In a few short months Helm has emerged as a primary mechanism for installing and updating applications running on top of a Kubernetes cluster. Curated application definitions for Helm are created using a tool dubbed Helm Charts. Now Codefresh, a provider of a continuous integration/continuous deployment (CI/CD) software, is moving to make Helm a natural extension of an application development pipeline.
Codefresh CEO Raziel Tabib says one of the primary benefits derived from integrating Helm Charts is instead of developers pushing software changes to a staging server and running tests, the Codefresh pipeline can automatically load up the full application on a Kubernetes cluster for testing. That eliminates the need for developers to continually make requests of the IT operations teams to load applications and tests, says Tabib.
As more responsibility for testing applications continues to “shift left” onto the shoulders of the developers, Tabib says it behooves the IT operations teams to find ways to enable self-service testing. Otherwise, IT ops becomes a bottleneck in the DevOps process. To make it easier to build a CI/CD pipeline incorporating Helm Charts, Codefresh has outlined the required steps within its platform.
The Codefresh CI/CD platform is built on a microservices architecture that is based on containers. As such, Tabib says Codefresh has extensive experience deploying a CI/CD platform directly on top of Kubernetes, rather than requiring IT organizations to deploy a CI/CD platform in another environment to manage the development of containerized applications that are intended to run somewhere else.
Codefresh has been working on integrating Helm Charts into the platform and expects to make the results of that effort generally available in the next few months.
Now that Kubernetes has become easier to spin up and manage, much of the focus on the platform is shifting to the tooling that surrounds it. Recent surveys suggest adoption of Kubernetes platforms is accelerating. But IT organizations now need tools ranging from management and security to entire CI/CD pipelines that run natively on Kubernetes.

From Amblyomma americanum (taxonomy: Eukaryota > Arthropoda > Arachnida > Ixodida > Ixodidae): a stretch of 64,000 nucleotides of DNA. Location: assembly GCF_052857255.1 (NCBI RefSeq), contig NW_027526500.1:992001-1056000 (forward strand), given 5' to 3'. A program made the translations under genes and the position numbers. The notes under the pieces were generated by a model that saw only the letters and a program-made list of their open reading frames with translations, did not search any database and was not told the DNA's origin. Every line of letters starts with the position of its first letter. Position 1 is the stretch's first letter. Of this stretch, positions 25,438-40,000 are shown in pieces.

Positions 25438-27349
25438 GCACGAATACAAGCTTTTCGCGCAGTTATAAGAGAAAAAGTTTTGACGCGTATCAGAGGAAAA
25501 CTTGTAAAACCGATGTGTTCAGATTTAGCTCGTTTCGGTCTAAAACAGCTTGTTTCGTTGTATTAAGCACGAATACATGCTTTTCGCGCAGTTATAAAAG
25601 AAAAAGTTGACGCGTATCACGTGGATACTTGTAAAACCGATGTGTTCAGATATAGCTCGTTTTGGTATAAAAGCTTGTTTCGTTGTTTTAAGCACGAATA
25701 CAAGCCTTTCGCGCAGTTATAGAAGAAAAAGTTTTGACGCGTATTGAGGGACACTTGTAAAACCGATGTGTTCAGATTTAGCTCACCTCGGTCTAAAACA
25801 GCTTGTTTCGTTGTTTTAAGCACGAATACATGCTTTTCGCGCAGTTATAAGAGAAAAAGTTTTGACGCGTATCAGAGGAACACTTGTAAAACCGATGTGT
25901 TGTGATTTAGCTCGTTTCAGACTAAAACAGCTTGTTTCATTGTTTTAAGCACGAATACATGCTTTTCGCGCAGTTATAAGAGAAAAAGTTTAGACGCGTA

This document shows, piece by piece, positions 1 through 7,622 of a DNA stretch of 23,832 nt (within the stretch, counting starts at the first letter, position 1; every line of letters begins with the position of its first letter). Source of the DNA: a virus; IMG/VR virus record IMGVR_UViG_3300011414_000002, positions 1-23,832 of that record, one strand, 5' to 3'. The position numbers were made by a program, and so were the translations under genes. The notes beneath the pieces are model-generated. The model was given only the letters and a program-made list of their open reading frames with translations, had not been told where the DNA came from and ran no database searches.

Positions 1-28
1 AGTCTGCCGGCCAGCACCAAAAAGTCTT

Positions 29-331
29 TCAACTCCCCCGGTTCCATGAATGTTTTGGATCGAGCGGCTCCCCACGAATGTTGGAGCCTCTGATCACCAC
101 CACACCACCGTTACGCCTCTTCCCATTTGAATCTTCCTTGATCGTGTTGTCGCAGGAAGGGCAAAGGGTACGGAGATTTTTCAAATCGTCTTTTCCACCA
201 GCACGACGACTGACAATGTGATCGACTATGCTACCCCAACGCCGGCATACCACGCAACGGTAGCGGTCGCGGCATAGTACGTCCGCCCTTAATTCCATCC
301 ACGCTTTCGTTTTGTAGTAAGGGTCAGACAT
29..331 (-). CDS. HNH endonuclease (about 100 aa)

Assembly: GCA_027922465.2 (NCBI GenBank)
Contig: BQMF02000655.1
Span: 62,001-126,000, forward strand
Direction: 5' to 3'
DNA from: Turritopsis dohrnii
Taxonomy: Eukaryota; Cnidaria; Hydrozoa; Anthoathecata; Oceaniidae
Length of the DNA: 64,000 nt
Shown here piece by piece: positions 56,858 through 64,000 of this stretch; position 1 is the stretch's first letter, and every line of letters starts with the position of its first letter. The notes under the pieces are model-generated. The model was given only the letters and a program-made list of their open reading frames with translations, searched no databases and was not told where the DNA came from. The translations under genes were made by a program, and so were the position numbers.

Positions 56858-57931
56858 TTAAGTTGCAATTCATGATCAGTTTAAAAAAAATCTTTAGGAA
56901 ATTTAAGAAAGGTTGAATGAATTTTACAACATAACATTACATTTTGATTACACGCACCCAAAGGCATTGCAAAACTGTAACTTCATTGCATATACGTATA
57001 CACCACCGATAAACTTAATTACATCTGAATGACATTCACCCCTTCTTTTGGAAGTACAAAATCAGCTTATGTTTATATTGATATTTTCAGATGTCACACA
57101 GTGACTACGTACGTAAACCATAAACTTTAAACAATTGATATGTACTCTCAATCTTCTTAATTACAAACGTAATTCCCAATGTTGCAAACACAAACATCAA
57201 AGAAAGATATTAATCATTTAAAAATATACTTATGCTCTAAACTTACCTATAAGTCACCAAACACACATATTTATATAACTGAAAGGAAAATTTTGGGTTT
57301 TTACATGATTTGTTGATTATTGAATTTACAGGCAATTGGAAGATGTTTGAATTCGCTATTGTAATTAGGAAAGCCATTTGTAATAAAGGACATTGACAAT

Codefresh has been making the case for a cloud-native CI/CD platform that can more readily scale up and down to support the development of microservices projects occurring in parallel. One of the challenges the company faces is that most organizations are still coming to terms with DevOps, much less how to apply that concept to the development of containerized applications.
However, it’s only a matter of time before containers finally force the DevOps issue inside most organizations.
In the meantime, IT organizations should expect to see increasingly sophisticated tooling becoming available for Kubernetes as both the open source community that supports it continues to expand and more commercial vendors become interested in the opportunity. There’s clearly a lot of excitement about all things Kubernetes these days. But all that interest doesn’t necessarily translate into a commitment to wanting to manually manage Kubernetes clusters as they increasingly proliferate across the enterprise.